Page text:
Like the K-7, the K-5 has no full manual control over movie recording but it does let you control aperture. Otherwise, it’s mostly on autopilot when shooting HD, giving you a lot less creative control when compared to some multi-tasking models in Canon’s lineup such as the 60D, which I reviewed last month.
   
You can, however, employ the K-5’s built-in software filters to HD video recording if you want to add Cross Processing, Toy Camera or other cute but canned looks to your footage, though in certain instances they effect the video frame rate. The K-5 also lets you do some basic in-camera movie editing if you don’t want to be bothered with working on your clips in Final Cut.

HDR IMPROVEMENTS

In addition to the many useful features carried over from the K-7— copyright image embedding, self-leveling sensor functionality, an excellent 77-segment metering system—the K-5 further improves the in-camera HDR function that debuted in the K-7. (To our knowledge, the K-7 was the first DSLR on the market to offer such a feature. Now several competing models have similar features.)
   
Where the HDR function in the K-7 was dodgy at best—you needed to use a tripod to get a decent effect since any shift in the camera would throw off the multi image capture—the revamped feature is more versatile. Now, thanks to better HDR blending modes with improved alignment, you can get a pretty decent multi-shot combination while handholding the K-5.
   
There are also now five HDR settings: Standard, Auto, and three levels of HDR strength. None of these are going to give you nearly the same effect as you’d get from running your shots through good HDR software on your computer but they work fine in a pinch.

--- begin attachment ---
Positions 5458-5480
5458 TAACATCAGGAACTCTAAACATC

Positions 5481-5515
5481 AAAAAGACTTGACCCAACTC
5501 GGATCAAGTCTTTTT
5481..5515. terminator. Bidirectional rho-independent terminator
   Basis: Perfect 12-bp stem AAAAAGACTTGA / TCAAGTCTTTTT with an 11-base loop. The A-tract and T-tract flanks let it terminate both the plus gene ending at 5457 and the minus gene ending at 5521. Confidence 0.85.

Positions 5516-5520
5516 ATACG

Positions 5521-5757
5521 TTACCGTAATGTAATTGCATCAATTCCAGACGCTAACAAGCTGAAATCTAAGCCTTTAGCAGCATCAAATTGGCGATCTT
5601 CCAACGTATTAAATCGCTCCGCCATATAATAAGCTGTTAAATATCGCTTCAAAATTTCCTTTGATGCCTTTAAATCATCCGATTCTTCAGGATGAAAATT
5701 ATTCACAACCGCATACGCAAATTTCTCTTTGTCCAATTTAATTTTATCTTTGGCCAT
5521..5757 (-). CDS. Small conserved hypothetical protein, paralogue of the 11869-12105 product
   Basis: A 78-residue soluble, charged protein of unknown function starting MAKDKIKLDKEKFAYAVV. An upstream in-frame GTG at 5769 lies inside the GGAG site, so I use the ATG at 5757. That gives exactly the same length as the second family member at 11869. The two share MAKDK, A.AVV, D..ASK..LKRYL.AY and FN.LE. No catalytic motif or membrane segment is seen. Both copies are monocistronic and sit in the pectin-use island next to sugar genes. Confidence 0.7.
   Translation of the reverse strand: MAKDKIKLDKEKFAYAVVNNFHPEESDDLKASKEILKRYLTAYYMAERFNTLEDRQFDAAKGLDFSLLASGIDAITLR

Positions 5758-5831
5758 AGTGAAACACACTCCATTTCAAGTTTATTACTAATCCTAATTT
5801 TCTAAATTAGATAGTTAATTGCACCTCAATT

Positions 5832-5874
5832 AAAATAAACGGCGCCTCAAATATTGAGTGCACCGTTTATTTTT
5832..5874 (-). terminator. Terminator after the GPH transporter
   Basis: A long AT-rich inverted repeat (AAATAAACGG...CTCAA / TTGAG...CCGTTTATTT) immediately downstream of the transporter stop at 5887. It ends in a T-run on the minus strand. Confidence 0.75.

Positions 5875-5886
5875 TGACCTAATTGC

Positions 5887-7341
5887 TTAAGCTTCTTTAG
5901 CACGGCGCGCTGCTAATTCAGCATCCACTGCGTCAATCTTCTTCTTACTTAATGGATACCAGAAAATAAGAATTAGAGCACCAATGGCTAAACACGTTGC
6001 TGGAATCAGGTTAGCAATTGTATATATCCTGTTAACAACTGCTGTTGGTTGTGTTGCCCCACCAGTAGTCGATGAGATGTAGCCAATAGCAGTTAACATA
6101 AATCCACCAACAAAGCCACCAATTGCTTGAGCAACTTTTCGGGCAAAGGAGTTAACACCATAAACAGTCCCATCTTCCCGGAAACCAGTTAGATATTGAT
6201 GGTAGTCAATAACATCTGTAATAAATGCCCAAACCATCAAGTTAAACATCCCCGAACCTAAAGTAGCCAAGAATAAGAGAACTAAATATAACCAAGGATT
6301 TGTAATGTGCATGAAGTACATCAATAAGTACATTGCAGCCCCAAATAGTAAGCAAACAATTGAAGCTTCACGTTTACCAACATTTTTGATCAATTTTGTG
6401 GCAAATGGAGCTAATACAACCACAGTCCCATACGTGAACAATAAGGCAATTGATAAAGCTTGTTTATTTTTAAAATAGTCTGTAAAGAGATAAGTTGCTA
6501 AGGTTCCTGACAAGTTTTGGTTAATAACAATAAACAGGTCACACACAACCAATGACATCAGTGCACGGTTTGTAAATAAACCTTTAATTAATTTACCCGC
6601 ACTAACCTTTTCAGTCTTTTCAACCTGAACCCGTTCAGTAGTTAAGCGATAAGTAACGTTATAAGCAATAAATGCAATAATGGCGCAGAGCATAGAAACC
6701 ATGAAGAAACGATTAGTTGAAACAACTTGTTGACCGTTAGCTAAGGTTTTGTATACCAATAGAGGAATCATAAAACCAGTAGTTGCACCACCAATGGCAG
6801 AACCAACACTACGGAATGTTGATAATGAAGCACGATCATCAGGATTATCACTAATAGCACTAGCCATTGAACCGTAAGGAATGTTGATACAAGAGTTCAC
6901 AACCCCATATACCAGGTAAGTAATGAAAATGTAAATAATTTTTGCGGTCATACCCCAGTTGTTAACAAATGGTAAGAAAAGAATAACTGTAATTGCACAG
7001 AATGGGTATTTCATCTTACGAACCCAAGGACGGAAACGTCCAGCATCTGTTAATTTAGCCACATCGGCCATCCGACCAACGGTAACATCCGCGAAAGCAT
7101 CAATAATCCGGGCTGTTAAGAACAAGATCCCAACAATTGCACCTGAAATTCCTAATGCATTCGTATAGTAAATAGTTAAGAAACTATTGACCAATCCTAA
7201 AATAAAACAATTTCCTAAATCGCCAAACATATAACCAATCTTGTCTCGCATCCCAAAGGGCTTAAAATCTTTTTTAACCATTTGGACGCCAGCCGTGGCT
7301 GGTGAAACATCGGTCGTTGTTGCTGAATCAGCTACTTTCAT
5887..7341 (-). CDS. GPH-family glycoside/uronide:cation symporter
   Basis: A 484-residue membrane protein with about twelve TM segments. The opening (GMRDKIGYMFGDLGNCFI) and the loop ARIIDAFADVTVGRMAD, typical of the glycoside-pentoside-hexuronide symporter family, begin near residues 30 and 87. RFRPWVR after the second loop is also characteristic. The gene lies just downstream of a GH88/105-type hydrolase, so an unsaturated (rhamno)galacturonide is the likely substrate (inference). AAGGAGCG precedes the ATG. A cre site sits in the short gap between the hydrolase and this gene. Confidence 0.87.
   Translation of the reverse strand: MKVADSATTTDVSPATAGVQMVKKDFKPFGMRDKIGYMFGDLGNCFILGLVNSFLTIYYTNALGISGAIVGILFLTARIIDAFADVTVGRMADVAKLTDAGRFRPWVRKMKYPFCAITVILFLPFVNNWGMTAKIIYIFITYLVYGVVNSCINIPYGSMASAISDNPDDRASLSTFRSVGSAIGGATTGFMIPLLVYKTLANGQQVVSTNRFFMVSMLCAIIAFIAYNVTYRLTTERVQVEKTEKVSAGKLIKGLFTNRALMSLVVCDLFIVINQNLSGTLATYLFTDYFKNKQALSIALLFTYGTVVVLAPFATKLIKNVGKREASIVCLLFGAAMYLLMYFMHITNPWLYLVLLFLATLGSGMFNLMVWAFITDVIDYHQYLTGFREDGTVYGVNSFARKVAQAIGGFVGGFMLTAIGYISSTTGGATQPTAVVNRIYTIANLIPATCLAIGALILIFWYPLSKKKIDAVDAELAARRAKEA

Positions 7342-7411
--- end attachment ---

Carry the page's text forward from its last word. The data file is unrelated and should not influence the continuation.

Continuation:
THE BOTTOM LINE
Everyone’s favorite camera underdog, Pentax, is back with another winner: the K-5, an excellent if not earth-shattering follow-up to the K-7, which was our Prosumer DSLR of the Year in 2009. Cosmetically, the 16.3-megapixel K-5 is virtually identical to the K-7, but there are many significant changes internally in the new model that improve its top-line specs including faster burst speed; better noise control; higher ISO shooting; full HD 1080p capture, and a host of other revamped functions. If there’s any area where I’d knock this camera is that it’s not adventurous enough. From a pro photography perspective, I’d love to see Pentax take the advances it has made in the K-5 and K-7 and put them into an even more robust camera body with a full frame sensor. Now that would be something that might make Canon and Nikon quake in their boots.


Pentax K-5
www.pentaximaging.com

Pros: Faster 7fps burst rate; full 1080p HD shooting; higher ISO shooting options, better noise control at high ISOs; improved in-camera HDR feature

Cons: Would love to see this model with a full-frame sensor; only 22 JPEG buffer at time of this review; slow configuration for switching into HD video shooting mode

Price: $1,599 (body only)